Jason Reitman’s not pointing a finger with ‘Front Runner,’ just opening up a discussion

“Everyone had a completely different response to what the Gary Hart story means in 2018,” says “Front Runner” director Jason Reitman. That split in opinions partly inspired him to make the film about the fall of the promising Democratic presidential candidate.
(Kirk McKoy / Los Angeles Times)

The rise and fall of Gary Hart has somehow slowly been lost to history. The Colorado senator ran for the presidency twice and was widely seen as the Democrats’ likely nominee in 1988. Just after announcing his candidacy, however, Hart’s political life took a turn that in many ways signaled a major change in how Americans view their elected officials. The scandal surrounding him, and if there truly was one, is the subject of Jason Reitman’s “The Front Runner,” which finds Hugh Jackman playing the embattled candidate in a searing performance.

The 41-year-old director of films such as “Up in the Air” and “Juno” was reminded of Hart’s downfall after listening to a “Radiolab” podcast in early 2016. After talking to his producing partner, Helen Estabrook, he realized she had a completely different response to this story even though they are around the same age and have similar political leanings. That was something he continued to encounter throughout the production whether it was one of the film’s large acting ensemble or a member of the crew.

“Everyone had a completely different response to what the Gary Hart story means in 2018,” Reitman says. “One person may look at it and go, ‘The man has a private life that doesn’t involve us, he should be able to kind of shut the door in his bedroom.’ The next few may go, ‘This is the first moment of truth to power and bringing down a leader who needs to be exposed.’”

Reitman believes Gary Hart’s story serves as an interesting litmus test. If a candidate had great ideas but was also simultaneously an irrefutably flawed person, would it be important if he made an irresponsible mistake? Does any questionable action mean a candidate should no longer run for office? Considering the reaction to Donald Trump’s candidacy when Reitman, Matt Bai and Jay Carson were writing the script, it seemed to be a very timely question.


“I felt going into the presidential election that this country was already at a moment of conflict of what we wanted to know about the private lives of the people we were electing,” Reitman says. “I mean before [Trump] was elected we were already talking about how much we should know about his private life. And I think that goes for previous presidents as well. I mean, I think we obviously went through this debate on Clinton, and kind of a variety of people and not just in respect to their sex lives.”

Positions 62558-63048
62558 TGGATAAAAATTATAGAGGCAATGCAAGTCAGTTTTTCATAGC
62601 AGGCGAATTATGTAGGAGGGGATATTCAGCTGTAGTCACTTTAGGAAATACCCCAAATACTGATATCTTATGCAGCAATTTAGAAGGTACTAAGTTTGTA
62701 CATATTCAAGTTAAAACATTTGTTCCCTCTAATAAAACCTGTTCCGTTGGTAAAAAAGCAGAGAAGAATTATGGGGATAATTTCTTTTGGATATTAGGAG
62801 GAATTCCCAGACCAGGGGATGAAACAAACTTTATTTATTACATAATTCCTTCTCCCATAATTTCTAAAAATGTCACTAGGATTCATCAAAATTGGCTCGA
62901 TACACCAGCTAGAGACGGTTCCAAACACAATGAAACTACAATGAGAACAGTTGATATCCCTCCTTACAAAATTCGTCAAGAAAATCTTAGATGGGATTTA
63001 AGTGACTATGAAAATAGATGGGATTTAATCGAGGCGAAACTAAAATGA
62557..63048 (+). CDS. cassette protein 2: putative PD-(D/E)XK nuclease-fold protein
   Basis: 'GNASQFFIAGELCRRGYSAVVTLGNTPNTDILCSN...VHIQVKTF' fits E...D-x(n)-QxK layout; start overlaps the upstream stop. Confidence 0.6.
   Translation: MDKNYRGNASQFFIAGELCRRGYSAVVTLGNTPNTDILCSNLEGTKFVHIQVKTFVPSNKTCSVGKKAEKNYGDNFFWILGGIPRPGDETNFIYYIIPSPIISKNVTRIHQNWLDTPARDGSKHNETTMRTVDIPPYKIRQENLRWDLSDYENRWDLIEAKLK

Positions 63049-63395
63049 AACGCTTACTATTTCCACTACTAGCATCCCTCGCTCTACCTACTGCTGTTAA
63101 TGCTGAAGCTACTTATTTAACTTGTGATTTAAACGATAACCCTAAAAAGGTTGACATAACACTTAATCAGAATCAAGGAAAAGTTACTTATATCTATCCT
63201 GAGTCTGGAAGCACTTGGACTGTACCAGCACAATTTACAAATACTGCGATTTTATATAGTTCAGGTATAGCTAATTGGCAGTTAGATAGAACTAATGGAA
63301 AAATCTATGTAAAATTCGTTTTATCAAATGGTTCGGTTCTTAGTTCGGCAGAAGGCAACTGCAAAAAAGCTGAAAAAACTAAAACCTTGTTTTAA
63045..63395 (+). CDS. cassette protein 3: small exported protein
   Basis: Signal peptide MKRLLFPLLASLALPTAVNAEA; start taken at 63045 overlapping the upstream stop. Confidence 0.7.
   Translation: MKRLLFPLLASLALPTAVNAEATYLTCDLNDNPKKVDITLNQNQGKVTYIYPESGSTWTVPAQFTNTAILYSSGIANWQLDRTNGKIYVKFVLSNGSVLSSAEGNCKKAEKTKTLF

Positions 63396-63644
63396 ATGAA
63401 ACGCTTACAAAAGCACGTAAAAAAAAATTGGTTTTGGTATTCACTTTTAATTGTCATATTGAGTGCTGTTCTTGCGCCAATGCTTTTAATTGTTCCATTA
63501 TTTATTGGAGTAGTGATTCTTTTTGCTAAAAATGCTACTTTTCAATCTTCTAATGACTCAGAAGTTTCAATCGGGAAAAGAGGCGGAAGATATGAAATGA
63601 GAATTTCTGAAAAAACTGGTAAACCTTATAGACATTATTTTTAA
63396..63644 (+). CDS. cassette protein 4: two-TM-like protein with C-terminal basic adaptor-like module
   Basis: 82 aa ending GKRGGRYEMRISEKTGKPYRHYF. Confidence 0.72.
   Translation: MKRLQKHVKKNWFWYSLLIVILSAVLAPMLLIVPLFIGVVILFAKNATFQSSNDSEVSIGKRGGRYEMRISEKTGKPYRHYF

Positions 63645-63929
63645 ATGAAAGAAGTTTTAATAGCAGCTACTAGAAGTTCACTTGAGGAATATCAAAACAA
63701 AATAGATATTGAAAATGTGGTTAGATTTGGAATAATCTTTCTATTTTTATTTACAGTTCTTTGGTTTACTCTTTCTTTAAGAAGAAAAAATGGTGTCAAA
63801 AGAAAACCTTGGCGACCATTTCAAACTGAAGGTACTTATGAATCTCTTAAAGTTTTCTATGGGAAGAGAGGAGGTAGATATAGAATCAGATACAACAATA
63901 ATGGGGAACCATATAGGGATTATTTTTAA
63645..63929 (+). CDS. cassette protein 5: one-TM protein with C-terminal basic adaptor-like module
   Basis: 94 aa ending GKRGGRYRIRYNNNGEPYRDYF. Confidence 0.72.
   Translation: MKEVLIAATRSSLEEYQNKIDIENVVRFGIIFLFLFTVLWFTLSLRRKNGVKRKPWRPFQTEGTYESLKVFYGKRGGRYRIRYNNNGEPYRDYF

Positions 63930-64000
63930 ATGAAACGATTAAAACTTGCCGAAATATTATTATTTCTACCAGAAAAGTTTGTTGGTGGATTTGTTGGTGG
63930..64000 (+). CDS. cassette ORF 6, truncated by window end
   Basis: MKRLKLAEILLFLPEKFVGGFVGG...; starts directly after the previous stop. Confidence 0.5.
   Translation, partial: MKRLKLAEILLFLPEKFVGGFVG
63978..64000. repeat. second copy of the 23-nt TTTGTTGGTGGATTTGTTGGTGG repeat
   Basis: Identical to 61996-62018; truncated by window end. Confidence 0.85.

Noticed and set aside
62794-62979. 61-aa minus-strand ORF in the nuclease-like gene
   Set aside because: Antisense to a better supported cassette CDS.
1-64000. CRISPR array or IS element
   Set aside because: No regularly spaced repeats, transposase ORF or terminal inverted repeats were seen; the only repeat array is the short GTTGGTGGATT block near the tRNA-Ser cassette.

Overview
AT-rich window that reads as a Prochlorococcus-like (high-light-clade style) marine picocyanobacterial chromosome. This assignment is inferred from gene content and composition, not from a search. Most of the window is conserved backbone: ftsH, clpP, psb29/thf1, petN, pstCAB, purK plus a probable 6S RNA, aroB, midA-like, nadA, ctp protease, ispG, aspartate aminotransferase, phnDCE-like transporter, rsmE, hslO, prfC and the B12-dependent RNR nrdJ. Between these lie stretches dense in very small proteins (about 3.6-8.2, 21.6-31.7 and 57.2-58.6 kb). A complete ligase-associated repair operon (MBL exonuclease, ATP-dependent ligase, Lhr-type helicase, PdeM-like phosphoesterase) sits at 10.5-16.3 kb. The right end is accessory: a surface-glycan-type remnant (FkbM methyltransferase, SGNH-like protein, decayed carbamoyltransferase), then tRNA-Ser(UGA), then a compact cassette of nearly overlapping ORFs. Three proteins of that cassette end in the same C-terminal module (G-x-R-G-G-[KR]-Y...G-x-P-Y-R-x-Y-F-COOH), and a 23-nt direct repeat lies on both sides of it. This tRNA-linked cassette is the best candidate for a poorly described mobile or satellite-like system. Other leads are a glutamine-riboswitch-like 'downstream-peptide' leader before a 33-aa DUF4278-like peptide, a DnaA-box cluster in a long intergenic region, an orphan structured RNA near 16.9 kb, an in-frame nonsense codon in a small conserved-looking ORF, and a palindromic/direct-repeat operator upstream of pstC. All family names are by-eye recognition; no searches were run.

But there are huge differences between the current cultural landscape and what Hart encountered 30 years ago. At the center of his scandal was Donna Rice (portrayed by Sara Paxton), a Florida woman who Hart was accused of having an affair with after she was photographed going into his Washington, D.C., townhouse. Both Hart and Rice refuted the report, but with more tabloid-esque stories of Hart’s “womanizing” in the news, he withdrew from the race.

In order to truly capture the sometimes frantic nature of a campaign, Reitman and his screenwriters watched films such as Michael Ritchie’s “The Candidate” and the Bill Clinton documentary “The War Room” for inspiration. One technique Reitman learned from Ritchie, that was often seen in the work of his contemporary, Robert Altman, was having the actors ricochet off one another with simultaneous conversations as the camera zooms from one part of a room to another.

In order to make this as realistic as possible, Reitman and his writers needed to compose additional dialogue for numerous characters in each scene. He notes, “We would write the script, but then we would write pages for other characters. Like there’ll be addendum pages for other characters to have dialogue [during the scene].”


It’s unclear what audiences’ appetite will be for such a distinctly political tale after a long and passionate midterm campaign, but Reitman is hoping “Front Runner” is a conversation starter for many.

“None of my movies have ever had a message,” Reitman says. “The purpose of my film has never been ‘think this.’ I choose the stories I do because I think they are reflective. I think that they are movies that hopefully you see yourself in and the story becomes a prism through which you can talk about the things that are on our minds today.”

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